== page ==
In what may be an unprecedented crime in a neighborhood flush with luxury stores, a determined band of thieves smashed a car into the Chanel store on Newbury Street early Friday and grabbed about 20 handbags before fleeing in a waiting Jeep SUV, Boston police said.
One of the suspects drove a small Nissan sedan directly into the store, located at 6 Newbury St., around 4:30 a.m., battering through plate glass windows and window frames until the vehicle came to a stop on the showroom floor, police said.
At least two suspects then went into the store and snatched an estimated 20 handbags from shelves before running outside onto Newbury Street, where they jumped into the waiting Jeep SUV described by witnesses as white with silver trim, Sergeant Detective John Boyle, a department spokesman, said Friday.
“It was pretty well planned,” he said, adding that police do not yet know if the suspects are part of an organized group of thieves specializing in robbing luxury stores.
The use of a car to execute what police call a smash and grab robbery has “never” happened before in the Back Bay, which includes Newbury Street, said Meg Mainzer-Cohen, who has led the Back Bay Association for the past 22 years as its executive director.
“The Back Bay is an extremely safe location for business. And I do look at this as being an unusual situation. It sounds to me as a novice that this was targeted, it was planned, it was specific,” she said. “We will have to have a targeted plan to make sure it doesn’t happen again.”
Mainzer-Cohen said the Chanel store is a standout among Newbury Street stores because its design emphasized street level plate glass windows for display while most stores are housed in former brownstones with porches of stone and brick.
“I look at this situation at Chanel as being a very serious incident,” she said. “We are going to be sitting down with the Boston Police Department, look at this incident and look at how to incorporate further preventive measures into businesses on Newbury Street.”
Former Boston Police Commissioner Ed Davis, who now runs a security consulting firm, said he believed the robbery was not a crime of opportunity, but instead came after the perpetrators scoped out the building, likely visited the store, and tracked police patrols in the neighborhood.
“There was definitely a plan beforehand and a number of people involved in the plan,’’ he said. “But they’re not necessarily a professional crew…This is pretty blunt force. That doesn’t indicate a level of sophistication, it does indicate a level of audacity.”
Thieves have long used vehicles to break into retail stores and banks. However, the fact that this group of thieves left a car behind was unexpected, Davis said.
Davis said businesses and property owners may need to add another layer of security to ward off such thefts. The most effective, he said, would be to install bollards in front of the buildings.
Workers at nearby businesses expressed some concern about their personal safety and the neighborhood.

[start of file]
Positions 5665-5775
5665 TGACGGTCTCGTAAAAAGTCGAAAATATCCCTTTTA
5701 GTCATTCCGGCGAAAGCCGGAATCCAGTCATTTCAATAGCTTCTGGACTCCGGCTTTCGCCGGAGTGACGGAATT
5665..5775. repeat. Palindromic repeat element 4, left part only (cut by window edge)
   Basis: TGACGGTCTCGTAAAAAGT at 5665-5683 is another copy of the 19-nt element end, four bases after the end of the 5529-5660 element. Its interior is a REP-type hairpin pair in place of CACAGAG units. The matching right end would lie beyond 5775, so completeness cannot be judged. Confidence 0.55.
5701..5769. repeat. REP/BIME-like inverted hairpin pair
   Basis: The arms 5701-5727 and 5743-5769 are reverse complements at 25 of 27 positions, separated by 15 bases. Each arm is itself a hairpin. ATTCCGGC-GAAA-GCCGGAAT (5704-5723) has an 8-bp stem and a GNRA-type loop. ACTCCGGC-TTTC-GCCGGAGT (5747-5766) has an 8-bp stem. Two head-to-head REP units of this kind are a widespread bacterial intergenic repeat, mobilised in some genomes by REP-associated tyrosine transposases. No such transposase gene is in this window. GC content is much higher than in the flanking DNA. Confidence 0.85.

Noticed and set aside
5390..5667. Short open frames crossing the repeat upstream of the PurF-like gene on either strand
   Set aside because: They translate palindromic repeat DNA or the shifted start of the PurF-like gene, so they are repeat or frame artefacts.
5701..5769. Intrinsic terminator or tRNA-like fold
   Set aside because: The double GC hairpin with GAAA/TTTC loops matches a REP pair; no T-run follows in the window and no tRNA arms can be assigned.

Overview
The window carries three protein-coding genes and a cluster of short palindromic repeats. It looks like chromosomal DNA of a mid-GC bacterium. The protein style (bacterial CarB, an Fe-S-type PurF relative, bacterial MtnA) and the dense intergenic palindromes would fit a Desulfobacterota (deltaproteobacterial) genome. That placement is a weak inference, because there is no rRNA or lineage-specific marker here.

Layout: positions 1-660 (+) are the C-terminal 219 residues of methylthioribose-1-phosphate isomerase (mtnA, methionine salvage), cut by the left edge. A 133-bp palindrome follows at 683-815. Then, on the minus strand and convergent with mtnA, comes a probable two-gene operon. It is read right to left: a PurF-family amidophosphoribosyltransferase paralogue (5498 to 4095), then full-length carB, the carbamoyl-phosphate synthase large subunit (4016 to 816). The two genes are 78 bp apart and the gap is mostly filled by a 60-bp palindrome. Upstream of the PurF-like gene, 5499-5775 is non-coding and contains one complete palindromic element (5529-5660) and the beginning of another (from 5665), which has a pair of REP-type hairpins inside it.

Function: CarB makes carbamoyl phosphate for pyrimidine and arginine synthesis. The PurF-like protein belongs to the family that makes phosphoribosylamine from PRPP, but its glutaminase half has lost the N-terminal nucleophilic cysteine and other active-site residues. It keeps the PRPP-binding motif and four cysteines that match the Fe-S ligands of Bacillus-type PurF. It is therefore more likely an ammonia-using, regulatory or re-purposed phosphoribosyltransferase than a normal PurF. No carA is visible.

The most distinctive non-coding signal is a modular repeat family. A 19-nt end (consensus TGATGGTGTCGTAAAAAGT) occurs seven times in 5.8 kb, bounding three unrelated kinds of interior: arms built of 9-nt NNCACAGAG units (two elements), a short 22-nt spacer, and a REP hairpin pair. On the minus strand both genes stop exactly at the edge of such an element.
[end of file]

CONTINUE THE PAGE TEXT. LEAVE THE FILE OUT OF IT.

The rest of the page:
“It’s a little scary,” said Sonika Miller, 41, and an assistant manager at Salon Mario Russo on Newbury Street. “I was nervous for the people that live upstairs and if there’s any pedestrians, you know, in the morning with a car driving like that.”
For John, who works at a retailer down the block from Chanel and asked that his last name not be used, ramping up security has been a concern since the summer of 2020, when some retail shops became the target of looters. The store he works at had to get a window replaced.
“We’ve been on elevated alert, very much aware of that kind of thing,” he said.
Cameron McCarthy, assistant operations manager for Action Emergency Services, which was cleaning up glass at the Chanel store Friday, said the damage affected three rooms in the center of the store, but glass was inside every room.
Clare McLeod, 23, was on her way to work when she saw the broken glass. She said the incident was startling but the high concentration of luxury stores could draw such activity.
“I can understand why the street would be targeted because there is so much valuable merchandise,” she said.
She didn’t think there was a need for more security, however.
“I’m so safe. I feel super safe,” McLeod said. “Obviously, these are chance incidents, but this is still a really safe area.”
Hanna Mak, who lives nearby, said she planned to go to the Chanel store after her morning appointment. She said she wasn’t surprised to see the store had been robbed.
“I feel like a lot of luxury stores are a primary target,” Mak said. “Maybe with the current climate, luxury goods are really hot.”
Witnesses described one of the suspects seen inside the store as a man about 6 feet tall and that the second suspect appeared to be a woman who was about 5 feet3 inches tall, both of whom were dressed all in black, Boyle said.
The getaway SUV was seen heading towards Massachusetts Avenue from the store, Boyle said.
Boston firefighters were called to the scene to assess the safety of the building, and declared the site to be structurally sound despite the damage to the front of the store, Boyle said.
No injuries were reported.
The dollar value of the stolen items wasn’t immediately available.
No arrests were reported and police said they are continuing to investigate, including determining whether the car used as a battering ram was reported stolen.